Review: Implantable cardioverter defibrillators reduce all-cause mortality in nonischemic cardiomyopathyPDF
ACP J Club. 2005 May-Jun;142:57. doi:10.7326/ACPJC-2005-142-3-057
Clinical Impact Ratings
Desai AS, Fang JC, Maisel WH, Baughman KL. Implantable defibrillators for the prevention of mortality in patients with nonischemic cardiomyopathy: a meta-analysis of randomized controlled trials. JAMA. 2004;292:2874-9. [PubMed ID: 15598919]
In patients with nonischemic cardiomyopathy, is an implantable cardioverter defibrillator (ICD) more effective than medical therapy for preventing all-cause mortality?
Data sources: MEDLINE (1966 to April 2004); EMBASE/Excerpta Medica (1991 to June 2004); the Cochrane Library and Central Register of Controlled Trials (current through the first quarter of 2004); bibliographies of relevant articles; and reviews, commentaries, and proceedings from national cardiology meetings (2003 to 2004).
Study selection and assessment: Randomized controlled trials (RCTs) that compared an ICD with medical therapy in patients resuscitated from cardiac arrest, documented or symptomatic sustained ventricular tachyarrhythmia, or depressed left ventricular function deemed to be at high risk for lethal cardiac arrhythmia. RCTs were also required to have recorded all-cause mortality, cardiac death, or arrhythmic mortality as the main outcome. All qualifying RCTs were assessed for adequate blinding of randomization, completeness of follow-up, and objectivity of the outcome assessment.
Outcome: All-cause mortality.
ICD for primary prevention of cardiac arrhythmia: 5 RCTs (n = 3244) met the selection criteria. Meta-analysis (using a fixed-effects model) of the 5 RCTs (1854 patients with nonischemic cardiomyopathy) showed a greater reduction in mortality in the ICD group than in the medical-therapy group (relative risk reduction [RRR] 31%, 95% CI 13 to 45).
ICD for secondary prevention of cardiac arrhythmia (i.e., enrolled patients with previous resuscitated cardiac arrest or symptomatic ventricular tachycardia): 3 RCTs (n = 1963) met the selection criteria. Meta-analysis (using a fixed-effects model) of 2 RCTs (256 patients with nonischemic cardiomyopathy) showed that the groups did not differ for rates of all-cause mortality (RRR 31%, CI −24 to 61). Meta-analysis (using a fixed-effects model) of both the 5 primary and 2 secondary RCTs combined (2110 patients with nonischemic cardiomyopathy) showed a greater reduction in mortality in the ICD group than in the medical-therapy group (RRR 31%, CI 14 to 44). Use of a random-effects model or removing 1 RCT at a time did not have a substantial effect on the findings.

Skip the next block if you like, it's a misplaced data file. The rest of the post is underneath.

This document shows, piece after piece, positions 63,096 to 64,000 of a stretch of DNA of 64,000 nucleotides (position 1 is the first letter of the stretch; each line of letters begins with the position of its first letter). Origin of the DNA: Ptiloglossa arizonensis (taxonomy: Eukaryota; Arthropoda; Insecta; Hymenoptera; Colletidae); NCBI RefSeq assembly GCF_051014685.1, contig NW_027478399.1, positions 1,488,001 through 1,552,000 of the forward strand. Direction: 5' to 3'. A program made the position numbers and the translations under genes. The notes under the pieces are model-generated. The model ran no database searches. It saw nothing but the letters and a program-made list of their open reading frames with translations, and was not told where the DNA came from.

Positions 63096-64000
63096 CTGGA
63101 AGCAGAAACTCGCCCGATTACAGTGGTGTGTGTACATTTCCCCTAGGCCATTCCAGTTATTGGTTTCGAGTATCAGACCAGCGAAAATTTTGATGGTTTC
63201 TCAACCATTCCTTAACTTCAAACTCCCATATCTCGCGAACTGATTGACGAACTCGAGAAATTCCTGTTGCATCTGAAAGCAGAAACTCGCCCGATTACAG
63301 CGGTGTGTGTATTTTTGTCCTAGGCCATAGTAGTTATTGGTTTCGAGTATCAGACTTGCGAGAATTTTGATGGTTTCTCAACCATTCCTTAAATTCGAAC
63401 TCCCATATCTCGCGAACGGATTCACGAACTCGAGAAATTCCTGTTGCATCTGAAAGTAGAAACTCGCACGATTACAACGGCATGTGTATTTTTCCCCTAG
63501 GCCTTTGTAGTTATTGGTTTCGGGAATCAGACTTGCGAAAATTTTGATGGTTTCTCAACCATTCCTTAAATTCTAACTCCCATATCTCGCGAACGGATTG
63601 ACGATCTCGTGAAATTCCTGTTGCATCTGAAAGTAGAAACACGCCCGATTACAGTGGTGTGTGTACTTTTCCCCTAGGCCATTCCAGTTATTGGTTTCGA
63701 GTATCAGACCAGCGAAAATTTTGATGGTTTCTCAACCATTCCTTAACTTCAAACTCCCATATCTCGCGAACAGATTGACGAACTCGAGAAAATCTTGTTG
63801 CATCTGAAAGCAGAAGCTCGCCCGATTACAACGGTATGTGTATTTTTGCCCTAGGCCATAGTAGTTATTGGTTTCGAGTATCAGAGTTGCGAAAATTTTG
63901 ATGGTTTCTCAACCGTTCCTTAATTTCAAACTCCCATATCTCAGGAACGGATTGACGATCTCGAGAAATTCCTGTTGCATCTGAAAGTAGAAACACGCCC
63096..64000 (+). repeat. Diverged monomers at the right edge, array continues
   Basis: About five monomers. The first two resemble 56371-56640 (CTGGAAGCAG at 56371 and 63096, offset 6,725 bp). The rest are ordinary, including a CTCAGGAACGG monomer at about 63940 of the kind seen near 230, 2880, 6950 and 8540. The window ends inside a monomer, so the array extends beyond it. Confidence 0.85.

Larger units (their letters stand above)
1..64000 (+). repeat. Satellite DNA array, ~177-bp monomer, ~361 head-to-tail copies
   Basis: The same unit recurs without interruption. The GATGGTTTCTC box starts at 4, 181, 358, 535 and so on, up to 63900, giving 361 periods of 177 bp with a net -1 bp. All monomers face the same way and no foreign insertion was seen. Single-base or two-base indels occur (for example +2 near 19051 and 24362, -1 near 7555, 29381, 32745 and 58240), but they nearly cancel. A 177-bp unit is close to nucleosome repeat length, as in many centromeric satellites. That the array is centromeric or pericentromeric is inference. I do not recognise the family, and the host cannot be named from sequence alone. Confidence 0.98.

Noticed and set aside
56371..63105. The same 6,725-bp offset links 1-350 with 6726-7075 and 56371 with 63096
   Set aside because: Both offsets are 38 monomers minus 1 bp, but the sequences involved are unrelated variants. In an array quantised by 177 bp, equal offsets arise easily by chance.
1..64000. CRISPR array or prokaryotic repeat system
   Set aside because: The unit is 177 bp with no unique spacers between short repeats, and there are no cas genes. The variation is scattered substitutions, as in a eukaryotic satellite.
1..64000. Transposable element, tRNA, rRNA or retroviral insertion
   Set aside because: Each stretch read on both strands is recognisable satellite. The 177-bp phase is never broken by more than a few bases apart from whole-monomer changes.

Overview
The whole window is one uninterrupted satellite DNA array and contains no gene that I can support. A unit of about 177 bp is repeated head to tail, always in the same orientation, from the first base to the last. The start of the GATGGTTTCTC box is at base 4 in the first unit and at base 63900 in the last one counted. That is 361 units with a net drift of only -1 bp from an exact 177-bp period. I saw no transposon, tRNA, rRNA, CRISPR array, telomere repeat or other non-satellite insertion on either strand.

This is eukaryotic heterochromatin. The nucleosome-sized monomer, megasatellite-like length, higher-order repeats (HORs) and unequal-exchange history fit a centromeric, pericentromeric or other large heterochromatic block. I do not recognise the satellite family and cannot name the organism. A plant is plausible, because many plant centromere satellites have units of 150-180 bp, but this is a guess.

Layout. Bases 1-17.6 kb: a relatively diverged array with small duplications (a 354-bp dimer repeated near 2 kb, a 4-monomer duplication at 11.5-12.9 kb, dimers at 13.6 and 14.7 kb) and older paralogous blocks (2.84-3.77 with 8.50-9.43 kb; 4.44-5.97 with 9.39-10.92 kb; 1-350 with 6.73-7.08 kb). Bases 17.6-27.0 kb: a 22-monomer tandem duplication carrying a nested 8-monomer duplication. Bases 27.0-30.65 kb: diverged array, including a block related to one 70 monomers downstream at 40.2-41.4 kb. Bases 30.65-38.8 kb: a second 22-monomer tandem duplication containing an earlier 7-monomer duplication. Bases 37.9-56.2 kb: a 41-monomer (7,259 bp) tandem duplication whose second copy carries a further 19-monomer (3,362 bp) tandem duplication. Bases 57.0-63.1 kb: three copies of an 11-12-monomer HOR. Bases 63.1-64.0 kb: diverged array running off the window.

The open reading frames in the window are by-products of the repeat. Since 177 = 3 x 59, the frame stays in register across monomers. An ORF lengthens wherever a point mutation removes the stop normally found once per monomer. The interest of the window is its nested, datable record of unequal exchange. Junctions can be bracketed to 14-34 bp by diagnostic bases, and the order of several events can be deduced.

In patients with nonischemic cardiomyopathy, an implantable cardioverter defibrillator is more effective than medical therapy for reducing all-cause mortality.
Source of funding: Not stated.
For correspondence: Dr. A.S. Desai, Brigham and Women's Hospital, Boston, MA, USA. E-mail firstname.lastname@example.org.
Whereas coronary artery disease is common among patients who die suddenly, fatal arrhythmias cause a substantial portion of deaths in nonischemic heart failure (1). However, previous studies of ICDs have mainly focused on patients with ischemic heart failure. The meta-analysis by Desai and colleagues is timely because it examined whether an ICD reduces all-cause mortality in patients with nonischemic cardiomyopathy. Although it is preferable to make decisions using evidence from pivotal RCTs of the population in question, the use of a meta-analysis helps in situations exactly like this—a highly important observed risk and an intervention proven to be effective elsewhere yet less definitive in individual studies because of small subgroup sample sizes. By systematically aggregating the results of 7 RCTs, the authors showed a significant 31% survival benefit of ICDs over medical therapy.
In any meta-analysis, it is important to consider several limitations. First, a meta-analysis does not substitute for an RCT that is adequately powered to answer the question. However, until such trials are done, reviews like this one by Desai and colleagues assist in clinical decisions, especially when consistency across studies exists, as is the case here. Second, the results of a meta-analysis can be heavily influenced by 1 or a few studies. It is noteworthy that the results of Desai and colleagues remained consistent after excluding individual RCTs or when studies were analyzed in 2 subgroups (primary vs secondary prevention). A third limitation is publication bias, which is less likely in this case because ICDs are too expensive for such trials to go unnoticed, even without a publication record. Finally, the authors did not have access to patient-level data. However, only RCTs were included, which presupposes that potential confounders were evenly distributed between the ICD and medical-therapy groups.
Despite the potential limitations, Desai and colleagues have made an important contribution to the growing body of evidence suggesting that ICD use is beneficial in both ischemic and nonischemic cardiomyopathy. However, with only 2110 patients studied, several questions remain unanswered on ICD use in nonischemic cardiomyopathies, especially the costs involved. Whereas infarct scar seems to be important for sudden death in ischemic cardiomyopathies, the exact mechanism is less clearly understood in nonischemic cardiomyopathies. Thus, future work should focus on how sudden death occurs in nonischemic cardiomyopathies and the development of diagnostic tests to guide clinicians in identifying patients with the highest risk for an arrhythmic death who would derive maximum benefit from an ICD.
Adrian F. Hernandez, MD
Duke University Clinical Research Institute
Durham, North Carolina, USA
1. Josephson M, Wellens HJ. Implantable defibrillators and sudden cardiac death. Circulation. 2004;109:2685-91. [PubMed ID: 15184292]